Investing with William Creekbaum: Grappling with your household paper chase
For the Nevada Appeal
All it takes is some time, energy and a willingness to let go. Now that tax time has passed, what to do with that foot-high stack of last year’s statements? And how about those “vital documents” you had drafted, only to throw them in your bottom desk drawer?
While you may be tempted to box everything up and condemn it to a basement shelf, I don’t have to tell you that you know better. Consider what I personally recommend for neatly and securely organizing essential papers – and lessening the chances of your Last Will and Testament being sold at your next garage sale along with that perfect set of National Geographic magazines.
CATEGORY #1: KEEP
Documents in this group include birth and death certificates, marriage licenses and divorce decrees, vehicle titles, the deed to your home and your Social Security card. They’re best stored in a fireproof box.
CATEGORY #2: PUT A TIME STAMP ON IT
These documents are difficult – if not impossible – to re-create. Chief among them: your last seven years of state and federal tax returns, plus their supporting documents. Lest this portion of your papers balloon out of control, make it a rule to always let go of those Year 8 documents as you make room for the current set. Headed for the shredder this season: 2003. Other papers in this category include receipts for major purchases, especially those under warranty, and home improvement records, which you’ll need when you sell your house. It’s also wise to hold on to annual brokerage and retirement account statements for at least the past three years.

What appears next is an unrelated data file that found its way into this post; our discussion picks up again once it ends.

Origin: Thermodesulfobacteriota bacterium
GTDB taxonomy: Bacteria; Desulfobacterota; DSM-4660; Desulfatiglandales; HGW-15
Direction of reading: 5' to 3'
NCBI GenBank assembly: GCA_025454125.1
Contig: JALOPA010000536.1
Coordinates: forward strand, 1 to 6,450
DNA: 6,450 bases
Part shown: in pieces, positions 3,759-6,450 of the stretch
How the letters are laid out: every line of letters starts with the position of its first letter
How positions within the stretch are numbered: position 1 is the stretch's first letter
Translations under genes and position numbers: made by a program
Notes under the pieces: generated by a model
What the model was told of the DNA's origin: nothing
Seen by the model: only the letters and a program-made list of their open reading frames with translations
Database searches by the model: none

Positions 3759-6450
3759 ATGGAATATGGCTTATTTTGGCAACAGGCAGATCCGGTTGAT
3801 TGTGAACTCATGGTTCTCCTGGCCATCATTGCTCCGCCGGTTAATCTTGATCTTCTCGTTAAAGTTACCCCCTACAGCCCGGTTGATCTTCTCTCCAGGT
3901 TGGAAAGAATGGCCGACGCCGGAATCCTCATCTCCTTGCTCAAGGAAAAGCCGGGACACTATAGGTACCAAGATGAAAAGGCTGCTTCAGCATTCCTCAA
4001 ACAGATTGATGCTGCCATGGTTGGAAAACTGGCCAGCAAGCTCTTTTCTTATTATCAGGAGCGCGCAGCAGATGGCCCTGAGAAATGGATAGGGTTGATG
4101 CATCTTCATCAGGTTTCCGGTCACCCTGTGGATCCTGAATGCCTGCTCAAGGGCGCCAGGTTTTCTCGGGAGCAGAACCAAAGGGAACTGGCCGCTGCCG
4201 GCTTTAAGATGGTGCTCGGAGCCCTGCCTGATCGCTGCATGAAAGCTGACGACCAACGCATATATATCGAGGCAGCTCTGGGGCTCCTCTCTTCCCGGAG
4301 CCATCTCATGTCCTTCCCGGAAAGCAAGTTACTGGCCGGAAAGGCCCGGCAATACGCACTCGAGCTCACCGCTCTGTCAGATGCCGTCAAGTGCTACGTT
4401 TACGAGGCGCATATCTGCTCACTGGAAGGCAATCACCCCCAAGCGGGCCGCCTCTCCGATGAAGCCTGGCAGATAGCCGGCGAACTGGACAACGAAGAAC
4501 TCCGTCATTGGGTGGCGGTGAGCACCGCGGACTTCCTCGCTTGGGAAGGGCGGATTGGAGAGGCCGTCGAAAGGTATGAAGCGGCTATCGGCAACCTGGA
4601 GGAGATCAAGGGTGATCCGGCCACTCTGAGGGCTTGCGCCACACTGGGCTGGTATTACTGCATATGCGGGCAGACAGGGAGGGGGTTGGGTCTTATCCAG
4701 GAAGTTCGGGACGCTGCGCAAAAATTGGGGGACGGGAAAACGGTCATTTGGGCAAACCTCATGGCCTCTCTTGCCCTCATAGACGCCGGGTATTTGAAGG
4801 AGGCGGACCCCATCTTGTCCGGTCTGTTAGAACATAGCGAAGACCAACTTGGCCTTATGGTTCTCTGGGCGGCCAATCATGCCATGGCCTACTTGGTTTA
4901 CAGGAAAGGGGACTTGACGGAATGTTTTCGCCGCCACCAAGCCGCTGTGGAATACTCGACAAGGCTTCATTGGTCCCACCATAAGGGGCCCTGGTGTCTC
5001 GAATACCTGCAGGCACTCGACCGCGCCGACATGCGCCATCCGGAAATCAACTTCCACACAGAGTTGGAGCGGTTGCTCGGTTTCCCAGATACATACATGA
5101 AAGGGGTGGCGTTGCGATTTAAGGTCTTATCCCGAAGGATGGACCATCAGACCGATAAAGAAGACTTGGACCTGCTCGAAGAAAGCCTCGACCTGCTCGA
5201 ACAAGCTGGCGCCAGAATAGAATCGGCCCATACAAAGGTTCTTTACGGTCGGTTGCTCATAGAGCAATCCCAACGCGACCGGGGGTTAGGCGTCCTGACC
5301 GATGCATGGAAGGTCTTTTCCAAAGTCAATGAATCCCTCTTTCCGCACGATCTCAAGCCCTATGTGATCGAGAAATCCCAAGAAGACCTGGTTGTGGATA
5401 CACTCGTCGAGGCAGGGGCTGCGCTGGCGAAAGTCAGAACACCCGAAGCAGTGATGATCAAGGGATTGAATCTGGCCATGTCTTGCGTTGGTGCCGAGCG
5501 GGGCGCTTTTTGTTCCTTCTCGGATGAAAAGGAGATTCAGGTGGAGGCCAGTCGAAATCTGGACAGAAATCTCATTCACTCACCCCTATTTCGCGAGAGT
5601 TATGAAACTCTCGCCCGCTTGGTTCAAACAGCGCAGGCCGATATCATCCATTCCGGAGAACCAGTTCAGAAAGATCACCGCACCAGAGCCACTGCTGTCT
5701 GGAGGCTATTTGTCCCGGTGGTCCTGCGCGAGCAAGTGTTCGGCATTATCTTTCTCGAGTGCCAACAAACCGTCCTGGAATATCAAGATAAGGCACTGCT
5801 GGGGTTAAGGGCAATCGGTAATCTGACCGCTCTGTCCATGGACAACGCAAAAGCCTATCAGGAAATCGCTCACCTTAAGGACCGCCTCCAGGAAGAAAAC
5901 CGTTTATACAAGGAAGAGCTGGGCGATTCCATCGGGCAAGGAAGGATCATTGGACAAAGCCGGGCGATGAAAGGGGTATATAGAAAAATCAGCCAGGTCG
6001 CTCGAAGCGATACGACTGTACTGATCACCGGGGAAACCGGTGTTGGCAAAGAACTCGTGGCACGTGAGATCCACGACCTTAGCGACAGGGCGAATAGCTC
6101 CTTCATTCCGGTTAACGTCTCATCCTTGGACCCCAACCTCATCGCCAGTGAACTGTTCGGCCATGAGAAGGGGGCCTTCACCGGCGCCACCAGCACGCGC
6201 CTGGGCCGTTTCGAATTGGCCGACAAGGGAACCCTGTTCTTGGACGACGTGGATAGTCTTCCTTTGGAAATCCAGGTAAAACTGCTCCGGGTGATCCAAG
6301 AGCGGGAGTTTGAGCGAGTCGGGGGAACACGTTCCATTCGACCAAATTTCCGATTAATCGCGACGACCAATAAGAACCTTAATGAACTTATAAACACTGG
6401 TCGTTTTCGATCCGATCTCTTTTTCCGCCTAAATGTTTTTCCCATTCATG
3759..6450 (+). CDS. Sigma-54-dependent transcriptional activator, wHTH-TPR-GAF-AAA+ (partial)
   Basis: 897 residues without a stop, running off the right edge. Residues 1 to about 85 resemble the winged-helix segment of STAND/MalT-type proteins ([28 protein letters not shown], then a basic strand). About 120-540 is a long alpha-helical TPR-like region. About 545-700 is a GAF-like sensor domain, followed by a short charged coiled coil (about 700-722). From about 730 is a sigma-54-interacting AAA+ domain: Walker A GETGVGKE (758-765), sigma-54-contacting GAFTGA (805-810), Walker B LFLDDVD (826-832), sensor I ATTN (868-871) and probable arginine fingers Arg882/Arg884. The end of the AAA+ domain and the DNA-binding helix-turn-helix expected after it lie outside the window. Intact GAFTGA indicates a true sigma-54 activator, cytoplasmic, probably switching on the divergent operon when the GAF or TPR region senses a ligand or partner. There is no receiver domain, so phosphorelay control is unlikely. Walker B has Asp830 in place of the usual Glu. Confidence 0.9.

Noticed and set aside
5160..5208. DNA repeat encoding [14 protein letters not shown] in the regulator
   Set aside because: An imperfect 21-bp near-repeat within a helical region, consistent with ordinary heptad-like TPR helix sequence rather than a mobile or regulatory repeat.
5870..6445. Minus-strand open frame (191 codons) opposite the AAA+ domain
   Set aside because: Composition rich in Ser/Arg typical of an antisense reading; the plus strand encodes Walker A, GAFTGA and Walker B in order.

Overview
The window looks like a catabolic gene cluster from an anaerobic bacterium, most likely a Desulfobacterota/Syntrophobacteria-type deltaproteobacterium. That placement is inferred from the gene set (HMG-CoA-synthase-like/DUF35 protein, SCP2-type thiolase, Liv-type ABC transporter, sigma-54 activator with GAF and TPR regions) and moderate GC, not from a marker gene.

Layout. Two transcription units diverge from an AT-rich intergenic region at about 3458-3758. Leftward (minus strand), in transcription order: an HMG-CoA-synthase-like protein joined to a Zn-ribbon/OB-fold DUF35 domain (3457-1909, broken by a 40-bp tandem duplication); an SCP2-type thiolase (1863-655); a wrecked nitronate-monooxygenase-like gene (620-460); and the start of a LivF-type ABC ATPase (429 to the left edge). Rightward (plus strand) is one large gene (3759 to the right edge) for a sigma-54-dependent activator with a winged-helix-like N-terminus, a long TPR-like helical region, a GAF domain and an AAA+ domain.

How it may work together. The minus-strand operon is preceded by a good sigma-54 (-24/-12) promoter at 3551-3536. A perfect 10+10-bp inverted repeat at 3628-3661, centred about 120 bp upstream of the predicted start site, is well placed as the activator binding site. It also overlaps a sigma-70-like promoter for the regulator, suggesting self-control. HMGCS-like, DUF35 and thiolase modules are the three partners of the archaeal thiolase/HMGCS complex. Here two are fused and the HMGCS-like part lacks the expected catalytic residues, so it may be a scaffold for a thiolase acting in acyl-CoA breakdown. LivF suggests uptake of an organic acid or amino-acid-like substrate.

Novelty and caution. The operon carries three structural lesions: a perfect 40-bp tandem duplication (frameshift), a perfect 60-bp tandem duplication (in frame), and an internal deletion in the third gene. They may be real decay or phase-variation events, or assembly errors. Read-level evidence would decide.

CATEGORY #3: SHRED IT NOW
Good news: Utility bills, credit card statements and even monthly bank statements are great shredder fodder once paid or reconciled – unless you’re tracking home office expenses or other tax-related transactions. Also shred credit card offers and any other mail containing personal information. Though a paperless household is really the stuff of science fiction stories, these categories can at least get your files out of sight and into logical order.
Keep the Records. Lose the paper. Cut down on future clutter. Ask your financial consultant how to unclutter your life with electronic delivery of your brokerage statements. With electronic delivery you can get rid of bulky statements and unwanted paper and receive an e-mail notification when statements, trade confirmations and prospectuses, general correspondence, forms 1099, and proxies are available for viewing online. It’s simple, it’s usually free and it helps eliminate paper clutter and reduces the risk of identity theft.
Managing your paperwork will help you understand the health of your personal finances.
• William Creekbaum, MBA, CFP, a Washoe Valley resident, is senior investment management consultant of Morgan Stanley Smith Barney LLC. He can be reached at William.a.creekbaum
@mssb.com or 689-8704.